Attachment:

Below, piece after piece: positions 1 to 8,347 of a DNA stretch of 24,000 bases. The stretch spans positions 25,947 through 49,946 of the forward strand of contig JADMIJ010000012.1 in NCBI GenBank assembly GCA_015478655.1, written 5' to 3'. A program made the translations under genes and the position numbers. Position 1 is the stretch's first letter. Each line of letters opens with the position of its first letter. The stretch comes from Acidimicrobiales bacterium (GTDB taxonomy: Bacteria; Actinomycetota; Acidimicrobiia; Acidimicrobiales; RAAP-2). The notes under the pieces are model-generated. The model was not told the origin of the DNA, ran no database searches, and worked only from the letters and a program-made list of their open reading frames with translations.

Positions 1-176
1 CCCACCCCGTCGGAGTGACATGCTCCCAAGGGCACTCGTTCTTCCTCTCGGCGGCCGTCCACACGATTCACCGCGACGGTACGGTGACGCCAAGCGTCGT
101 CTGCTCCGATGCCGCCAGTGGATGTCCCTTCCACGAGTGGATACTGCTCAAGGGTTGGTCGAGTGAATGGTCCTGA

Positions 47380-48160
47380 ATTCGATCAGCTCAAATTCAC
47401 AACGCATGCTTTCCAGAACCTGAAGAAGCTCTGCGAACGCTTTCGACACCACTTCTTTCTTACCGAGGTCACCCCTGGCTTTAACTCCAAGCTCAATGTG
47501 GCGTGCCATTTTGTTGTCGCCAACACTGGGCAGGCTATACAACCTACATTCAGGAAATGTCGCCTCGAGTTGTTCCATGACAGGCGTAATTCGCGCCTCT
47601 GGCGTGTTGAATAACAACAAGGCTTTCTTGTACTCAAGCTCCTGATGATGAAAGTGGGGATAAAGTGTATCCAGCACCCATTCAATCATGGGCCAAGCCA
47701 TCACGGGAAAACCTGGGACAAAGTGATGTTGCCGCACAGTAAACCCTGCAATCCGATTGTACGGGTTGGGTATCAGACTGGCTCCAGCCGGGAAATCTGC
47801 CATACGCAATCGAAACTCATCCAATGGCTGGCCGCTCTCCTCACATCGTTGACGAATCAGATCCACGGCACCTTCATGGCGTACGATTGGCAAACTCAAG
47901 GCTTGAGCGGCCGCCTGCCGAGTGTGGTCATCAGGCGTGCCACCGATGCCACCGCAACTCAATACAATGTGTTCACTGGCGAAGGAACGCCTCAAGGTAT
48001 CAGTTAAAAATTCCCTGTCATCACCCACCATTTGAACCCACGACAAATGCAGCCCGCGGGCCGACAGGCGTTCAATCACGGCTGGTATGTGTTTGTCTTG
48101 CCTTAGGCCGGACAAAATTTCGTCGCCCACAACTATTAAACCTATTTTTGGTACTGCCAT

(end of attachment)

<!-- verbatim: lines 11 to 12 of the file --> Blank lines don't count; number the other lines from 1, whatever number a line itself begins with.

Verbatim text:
47801 CATACGCAATCGAAACTCATCCAATGGCTGGCCGCTCTCCTCACATCGTTGACGAATCAGATCCACGGCACCTTCATGGCGTACGATTGGCAAACTCAAG
47901 GCTTGAGCGGCCGCCTGCCGAGTGTGGTCATCAGGCGTGCCACCGATGCCACCGCAACTCAATACAATGTGTTCACTGGCGAAGGAACGCCTCAAGGTAT